The COVID-19 pandemic brought about many changes in our lives, and one of the more unexpected consequences is the behaviour of “pandemic puppies.” A study conducted by the Royal Veterinary College (RVC) has shed light on the behavioural challenges faced by these puppies and the importance of proper training and socialisation from a young age. The study, funded by Battersea, an animal rescue charity, has highlighted the need for responsible pet ownership to prevent and address behaviour issues in our furry companions.
According to the RVC study, an alarming 82% of “pandemic puppy” owners have reported resorting to aversive or punishment-based training methods in an attempt to improve their dogs’ behaviour. Aversive techniques, such as shouting at a dog or jerking its lead, were found to be prevalent among these owners, despite their ineffectiveness and potential for causing further behaviour problems.
The survey, which involved over 1,000 UK dog owners, revealed that almost all (97%) of the respondents observed at least one problem behaviour in their young dogs. These problem behaviours ranged from issues with control and attention-seeking to aggression and fear/avoidance behaviours, such as anxiety or fear around other dogs, people, and loud noises.
By the time the puppies reached 21 months old, their owners reported an average of five problem behaviours. A significant 20% of owners reported that their pets had accumulated eight or more problematic behaviours. The most common problem behaviours reported were control issues (84%), attention-seeking (77%), fear/avoidance behaviours (41%), and aggressive behaviours (25%).
The study also delved into the training methods employed by these owners. While 96% of respondents stated that they praised their pets verbally, a concerning 80% admitted to using one or more aversive training methods or aids. Additionally, 39% confessed to using two or more aversive techniques. Aversive training methods can have detrimental effects on a dog’s behaviour and overall well-being.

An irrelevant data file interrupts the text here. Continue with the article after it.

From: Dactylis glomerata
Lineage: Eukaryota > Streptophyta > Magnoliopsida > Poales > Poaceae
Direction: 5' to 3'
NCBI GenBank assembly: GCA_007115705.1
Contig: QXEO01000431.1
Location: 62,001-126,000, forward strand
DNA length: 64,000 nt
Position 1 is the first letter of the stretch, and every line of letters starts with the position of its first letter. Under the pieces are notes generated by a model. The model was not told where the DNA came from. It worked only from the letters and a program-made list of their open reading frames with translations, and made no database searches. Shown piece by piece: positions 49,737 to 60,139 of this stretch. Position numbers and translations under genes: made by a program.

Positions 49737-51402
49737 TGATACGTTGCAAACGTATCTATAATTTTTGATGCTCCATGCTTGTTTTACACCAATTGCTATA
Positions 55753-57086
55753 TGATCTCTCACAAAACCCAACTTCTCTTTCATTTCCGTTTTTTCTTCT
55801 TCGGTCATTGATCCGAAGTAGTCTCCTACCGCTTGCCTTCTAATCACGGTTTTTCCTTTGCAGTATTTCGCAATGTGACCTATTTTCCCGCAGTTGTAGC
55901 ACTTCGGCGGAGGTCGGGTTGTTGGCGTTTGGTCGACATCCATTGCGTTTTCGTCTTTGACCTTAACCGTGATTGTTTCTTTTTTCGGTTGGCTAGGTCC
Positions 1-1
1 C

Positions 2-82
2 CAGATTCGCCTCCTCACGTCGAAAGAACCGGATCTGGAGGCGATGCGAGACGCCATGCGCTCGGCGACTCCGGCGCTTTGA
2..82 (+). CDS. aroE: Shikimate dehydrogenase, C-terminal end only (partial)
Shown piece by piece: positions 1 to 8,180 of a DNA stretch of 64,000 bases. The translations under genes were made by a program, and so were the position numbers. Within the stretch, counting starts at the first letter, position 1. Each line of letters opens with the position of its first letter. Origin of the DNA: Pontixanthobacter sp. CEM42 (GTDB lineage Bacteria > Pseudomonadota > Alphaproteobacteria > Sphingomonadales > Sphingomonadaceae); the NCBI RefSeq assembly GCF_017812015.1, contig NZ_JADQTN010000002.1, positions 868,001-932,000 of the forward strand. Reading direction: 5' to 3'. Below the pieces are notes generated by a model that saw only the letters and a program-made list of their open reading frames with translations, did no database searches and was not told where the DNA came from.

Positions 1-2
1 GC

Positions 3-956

Dr. Rowena Packer, a lecturer at RVC who led the study, emphasised that these problem behaviours often indicate that a dog is struggling to cope or has not been taught an appropriate response in a given situation. Punishment-based training techniques, she warned, can lead to increased anxiety, fear, and the development of more problem behaviours, including aggression.
Robert Bays, Battersea’s Senior Animal Behaviour Manager, noted that the charity has witnessed a “significant increase” in the number of dogs coming to its centres with behavioural issues, many of which can be linked to the pandemic and the training challenges it presented. Aversive training methods, he cautioned, can further exacerbate behavioural problems in adulthood and damage the bond between pet and owner.
Proper training and socialisation are critical components of responsible pet ownership, and the findings from the RVC study underscore their significance. Ensuring that puppies are exposed to various people, animals, and environments at an early age can help prevent the development of behaviour problems. Positive reinforcement-based training methods, which focus on rewarding desired behaviours rather than punishing unwanted ones, are highly effective and promote a healthy owner-pet relationship.
Nearly 40% of the owners surveyed in the study were first-time pet owners, and 33% found training their pets to be more challenging than expected. Fifteen percent even discovered that their dog’s behaviour was worse than they had anticipated. This highlights the need for accessible resources and support for new pet owners, especially during extraordinary times like a pandemic.
In conclusion, the “pandemic puppy” phenomenon has highlighted the importance of early training, socialisation, and responsible pet ownership. It is essential for all pet owners to educate themselves on positive training techniques and seek professional guidance when needed. By investing time and effort into training and socialisation, we can help our furry companions grow into well-adjusted, happy, and obedient members of our families, pandemic or not.